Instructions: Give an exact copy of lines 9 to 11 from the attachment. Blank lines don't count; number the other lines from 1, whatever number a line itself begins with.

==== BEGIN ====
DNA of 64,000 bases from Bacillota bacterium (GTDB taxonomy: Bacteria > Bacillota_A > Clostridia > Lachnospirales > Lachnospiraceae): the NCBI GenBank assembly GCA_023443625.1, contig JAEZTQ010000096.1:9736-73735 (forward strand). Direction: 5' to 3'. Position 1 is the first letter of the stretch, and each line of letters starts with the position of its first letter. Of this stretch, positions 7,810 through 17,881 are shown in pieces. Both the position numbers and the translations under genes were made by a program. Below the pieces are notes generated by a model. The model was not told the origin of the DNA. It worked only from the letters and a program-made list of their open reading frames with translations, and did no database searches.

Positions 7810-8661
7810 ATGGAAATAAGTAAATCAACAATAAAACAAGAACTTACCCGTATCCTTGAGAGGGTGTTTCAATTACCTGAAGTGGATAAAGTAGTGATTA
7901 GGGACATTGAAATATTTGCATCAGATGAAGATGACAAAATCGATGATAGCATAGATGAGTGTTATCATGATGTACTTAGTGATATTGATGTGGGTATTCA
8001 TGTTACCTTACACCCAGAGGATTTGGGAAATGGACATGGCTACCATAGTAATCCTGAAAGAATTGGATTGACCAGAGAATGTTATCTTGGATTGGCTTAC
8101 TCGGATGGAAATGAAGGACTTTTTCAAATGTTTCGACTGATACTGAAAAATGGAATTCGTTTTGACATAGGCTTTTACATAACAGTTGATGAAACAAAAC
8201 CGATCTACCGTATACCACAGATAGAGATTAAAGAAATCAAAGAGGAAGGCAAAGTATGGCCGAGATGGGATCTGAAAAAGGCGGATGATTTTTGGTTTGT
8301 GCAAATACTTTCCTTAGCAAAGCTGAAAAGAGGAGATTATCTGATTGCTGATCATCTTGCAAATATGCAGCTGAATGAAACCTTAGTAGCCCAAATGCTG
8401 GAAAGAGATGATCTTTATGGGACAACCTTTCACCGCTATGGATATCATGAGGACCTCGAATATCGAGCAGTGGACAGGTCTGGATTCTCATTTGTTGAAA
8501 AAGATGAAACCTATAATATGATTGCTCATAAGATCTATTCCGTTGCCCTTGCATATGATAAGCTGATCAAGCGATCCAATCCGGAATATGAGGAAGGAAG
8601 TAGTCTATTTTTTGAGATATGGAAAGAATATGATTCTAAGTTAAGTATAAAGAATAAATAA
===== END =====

8401 GAAAGAGATGATCTTTATGGGACAACCTTTCACCGCTATGGATATCATGAGGACCTCGAATATCGAGCAGTGGACAGGTCTGGATTCTCATTTGTTGAAA
8501 AAGATGAAACCTATAATATGATTGCTCATAAGATCTATTCCGTTGCCCTTGCATATGATAAGCTGATCAAGCGATCCAATCCGGAATATGAGGAAGGAAG
8601 TAGTCTATTTTTTGAGATATGGAAAGAATATGATTCTAAGTTAAGTATAAAGAATAAATAA